I’ve already seen this movie: Eritrea and the “War by Media” [Part-1]

News Opinions
The background : Voice-over of an Eritrean immigrant
The background : Voice-over of an Eritrean immigrant: “I may well be a supernatural, but I’ve already seen this movie and I know how it ends.” (Photo credit: Reuters)

By Daniel Wedi Korbaria,

In twenty years in Italy, I have read piles of newspapers furnished with the lies of journalists. In twenty years I have learned to recognize them, I know how they work, to daily hammer anyone ending targeted by the US. At the end of the 1990s the target was Milosevic preceding NATO bombs on Belgrade. Then came Saddam’s turn, alleged of killing his own people. The allegations were tales of oppressed civilians, who were dying under his claws due to hardships and lack of freedom. However, interestingly, all the newspapers seemingly caring for the Iraqi people failed to write about the “collateral damages” suffered by the civilian population due to US sanctions and the embargo of medicines.

I recall then that Italian public opinion supported the US lead which started to bomb Iraq in 2003. “It’s about time” said those who had learned to recognize Saddam as the embodiment of the devil. They were all bold and satisfied about the military attack, so that he – public enemy number one – would never again use those weapons of mass destruction, which journalists had widely covered, convincing public opinion of their existence.

In February that year there were very few of us in San Giovanni Square in Rome protesting against the war in Iraq; there were not enough pacifists to stop that damned war.

The movie plot

The work of journalists and activists of non-governmental organisations (NGOs) provokes an international reaction, demonstrations in the squares for human rights, urging the “humanitarian intervention” of the United Nations Security Council (UNSC) meetings, and at the same time, an extraordinary meeting of NATO, military escalation and the roaring of engines of the airplanes taking off loaded with “democratic” bombs.

After that the bombs of liberty, justice and respect for human rights fall by the thousands. This is the war of democracy against the regime. Bombs kill women and children, provoking the exodus of thousands of refugees, the setting up of tent cities for refugees and the proliferation of NGOs, who manage the refugee camps. It’s the same story all over again.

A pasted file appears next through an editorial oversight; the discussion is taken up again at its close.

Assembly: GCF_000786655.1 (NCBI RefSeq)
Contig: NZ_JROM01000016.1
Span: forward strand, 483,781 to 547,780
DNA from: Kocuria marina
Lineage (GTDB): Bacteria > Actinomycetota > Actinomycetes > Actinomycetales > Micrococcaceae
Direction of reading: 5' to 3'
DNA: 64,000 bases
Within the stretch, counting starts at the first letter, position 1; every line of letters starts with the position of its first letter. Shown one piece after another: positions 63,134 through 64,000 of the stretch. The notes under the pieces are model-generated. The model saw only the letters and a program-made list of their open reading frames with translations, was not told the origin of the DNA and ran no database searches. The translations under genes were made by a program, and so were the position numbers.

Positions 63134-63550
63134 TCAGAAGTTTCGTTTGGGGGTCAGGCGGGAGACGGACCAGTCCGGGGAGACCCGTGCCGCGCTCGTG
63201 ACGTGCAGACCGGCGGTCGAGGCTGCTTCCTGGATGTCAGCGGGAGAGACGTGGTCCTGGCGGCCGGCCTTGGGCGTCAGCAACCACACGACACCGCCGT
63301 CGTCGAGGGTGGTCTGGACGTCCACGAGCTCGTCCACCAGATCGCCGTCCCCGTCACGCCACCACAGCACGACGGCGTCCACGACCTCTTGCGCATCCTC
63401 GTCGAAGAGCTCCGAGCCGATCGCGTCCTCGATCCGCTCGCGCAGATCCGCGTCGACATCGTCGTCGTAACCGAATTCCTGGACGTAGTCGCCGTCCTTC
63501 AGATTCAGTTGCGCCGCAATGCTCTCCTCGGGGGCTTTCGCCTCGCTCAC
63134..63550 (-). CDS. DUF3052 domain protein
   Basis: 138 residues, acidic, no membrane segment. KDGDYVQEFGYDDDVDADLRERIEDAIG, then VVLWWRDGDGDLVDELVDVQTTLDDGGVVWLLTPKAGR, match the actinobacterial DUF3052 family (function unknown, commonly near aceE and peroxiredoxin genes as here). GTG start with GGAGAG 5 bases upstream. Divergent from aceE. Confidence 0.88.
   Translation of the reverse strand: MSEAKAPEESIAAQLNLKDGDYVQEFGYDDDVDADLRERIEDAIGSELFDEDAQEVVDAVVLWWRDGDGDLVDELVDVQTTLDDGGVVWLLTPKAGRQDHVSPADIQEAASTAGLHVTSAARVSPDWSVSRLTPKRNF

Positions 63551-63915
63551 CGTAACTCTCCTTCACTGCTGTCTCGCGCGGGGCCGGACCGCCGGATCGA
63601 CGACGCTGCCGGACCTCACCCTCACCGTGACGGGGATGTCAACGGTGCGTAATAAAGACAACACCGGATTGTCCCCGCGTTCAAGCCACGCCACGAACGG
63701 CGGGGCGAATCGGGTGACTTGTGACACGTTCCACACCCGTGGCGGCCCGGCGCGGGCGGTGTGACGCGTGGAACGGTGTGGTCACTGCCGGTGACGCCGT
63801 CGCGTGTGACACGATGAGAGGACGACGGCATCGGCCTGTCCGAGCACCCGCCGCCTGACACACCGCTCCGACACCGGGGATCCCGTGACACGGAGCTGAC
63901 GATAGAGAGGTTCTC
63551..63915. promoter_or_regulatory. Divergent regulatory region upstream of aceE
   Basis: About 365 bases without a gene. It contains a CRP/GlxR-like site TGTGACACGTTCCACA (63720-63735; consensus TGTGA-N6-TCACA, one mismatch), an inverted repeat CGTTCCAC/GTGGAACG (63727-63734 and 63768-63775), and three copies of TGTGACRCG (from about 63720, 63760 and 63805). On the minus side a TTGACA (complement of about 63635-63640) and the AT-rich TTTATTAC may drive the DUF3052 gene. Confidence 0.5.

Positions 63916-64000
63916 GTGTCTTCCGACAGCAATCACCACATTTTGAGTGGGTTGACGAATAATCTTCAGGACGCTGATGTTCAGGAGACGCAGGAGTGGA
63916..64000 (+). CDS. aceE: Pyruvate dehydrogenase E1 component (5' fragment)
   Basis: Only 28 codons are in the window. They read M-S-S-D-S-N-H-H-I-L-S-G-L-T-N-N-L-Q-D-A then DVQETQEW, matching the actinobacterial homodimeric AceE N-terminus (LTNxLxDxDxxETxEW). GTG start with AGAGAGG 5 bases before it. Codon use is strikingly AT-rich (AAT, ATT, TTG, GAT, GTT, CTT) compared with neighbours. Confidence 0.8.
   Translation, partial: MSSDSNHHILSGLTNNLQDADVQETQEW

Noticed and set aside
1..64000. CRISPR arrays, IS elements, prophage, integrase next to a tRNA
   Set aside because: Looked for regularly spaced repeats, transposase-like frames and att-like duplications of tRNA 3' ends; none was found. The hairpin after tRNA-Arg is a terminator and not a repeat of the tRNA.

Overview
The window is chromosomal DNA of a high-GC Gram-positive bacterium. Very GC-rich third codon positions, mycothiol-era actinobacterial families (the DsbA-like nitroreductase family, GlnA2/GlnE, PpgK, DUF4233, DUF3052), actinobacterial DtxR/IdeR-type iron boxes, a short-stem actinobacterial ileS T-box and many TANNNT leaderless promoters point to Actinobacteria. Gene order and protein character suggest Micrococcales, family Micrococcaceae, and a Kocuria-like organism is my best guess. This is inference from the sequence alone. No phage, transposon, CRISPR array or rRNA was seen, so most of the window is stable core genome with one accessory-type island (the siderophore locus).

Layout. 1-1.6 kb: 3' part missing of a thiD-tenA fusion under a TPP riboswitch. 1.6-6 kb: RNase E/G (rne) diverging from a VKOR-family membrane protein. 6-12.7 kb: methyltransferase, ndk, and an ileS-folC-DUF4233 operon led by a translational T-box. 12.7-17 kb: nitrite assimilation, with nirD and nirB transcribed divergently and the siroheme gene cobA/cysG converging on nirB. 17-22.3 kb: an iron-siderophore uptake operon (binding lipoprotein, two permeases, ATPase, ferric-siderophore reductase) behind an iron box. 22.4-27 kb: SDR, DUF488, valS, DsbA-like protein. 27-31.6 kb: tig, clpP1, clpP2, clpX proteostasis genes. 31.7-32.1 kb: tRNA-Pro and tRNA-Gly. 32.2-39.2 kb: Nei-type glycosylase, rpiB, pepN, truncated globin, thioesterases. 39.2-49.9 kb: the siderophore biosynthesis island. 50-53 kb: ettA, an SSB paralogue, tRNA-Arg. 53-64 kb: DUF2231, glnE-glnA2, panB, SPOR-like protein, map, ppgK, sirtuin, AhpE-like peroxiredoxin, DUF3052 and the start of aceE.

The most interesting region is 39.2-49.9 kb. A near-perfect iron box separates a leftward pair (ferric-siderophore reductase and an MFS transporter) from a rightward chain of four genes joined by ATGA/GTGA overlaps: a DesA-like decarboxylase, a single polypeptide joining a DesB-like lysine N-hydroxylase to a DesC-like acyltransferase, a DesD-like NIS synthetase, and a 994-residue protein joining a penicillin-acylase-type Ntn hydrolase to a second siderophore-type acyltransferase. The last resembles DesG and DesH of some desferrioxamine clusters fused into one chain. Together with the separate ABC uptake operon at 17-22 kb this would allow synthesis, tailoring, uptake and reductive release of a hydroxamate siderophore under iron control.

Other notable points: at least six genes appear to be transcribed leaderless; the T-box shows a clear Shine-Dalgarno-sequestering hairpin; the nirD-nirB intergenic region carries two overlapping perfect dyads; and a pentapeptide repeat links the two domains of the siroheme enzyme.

This is my question to the spectators: “Why do you want to watch a movie when you already know how it ends, having seen it many times over in recent world history? Do you still want to pay for your ticket?” The spectators respond: Yes, and there’s a queue at the box office!

Who will be the main character this time? Next! Iran? Or Pakistan?

After the fall of Afghanistan and Iraq came the Arab springs and colour revolutions. Then it was Ghaddafi’s turn, who, according to newspapers, seemed to have suddenly gone crazy, bombing his own population and throwing them in mass graves. “We came, we saw, he is dead” said a visibly amused Hillary Clinton in an interview [1].

After unleashing hell in Libya, the most developed Country in Africa, it was the turn for Assad and the Syrian uprising where, according to newspaper reports, people were suffocated with chemical weapons by the tyrant. Had it not been for the denial by the Russians about the origin of those chemical weapons [2], Bashar al-Assad would have ended up like Saddam and Ghaddafi with the UN’s blessing.


I had long started to have doubts about Italian newspapers, as I was convinced they were a mouthpiece of the US propaganda. I thought they were biased, because they often translated and published articles by the Washington Post, The New York Times, or worse, by the CNN and Fox News, and I did not understand why they were so openly one-sided. One wonders: was the Italian investigative journalist, Fulvio Grimaldi, right when he talked of “butt-licking journalism”?

I have learned from personal experience that when you are with an Italian, if you criticize the poor functioning of his country, he will say “You are right, unfortunately…” But if you turn your criticism against the US he will get furious, as though you had offended his own mother, and would start defending the US, making you feel like a plotter, or worse, like a terrorist.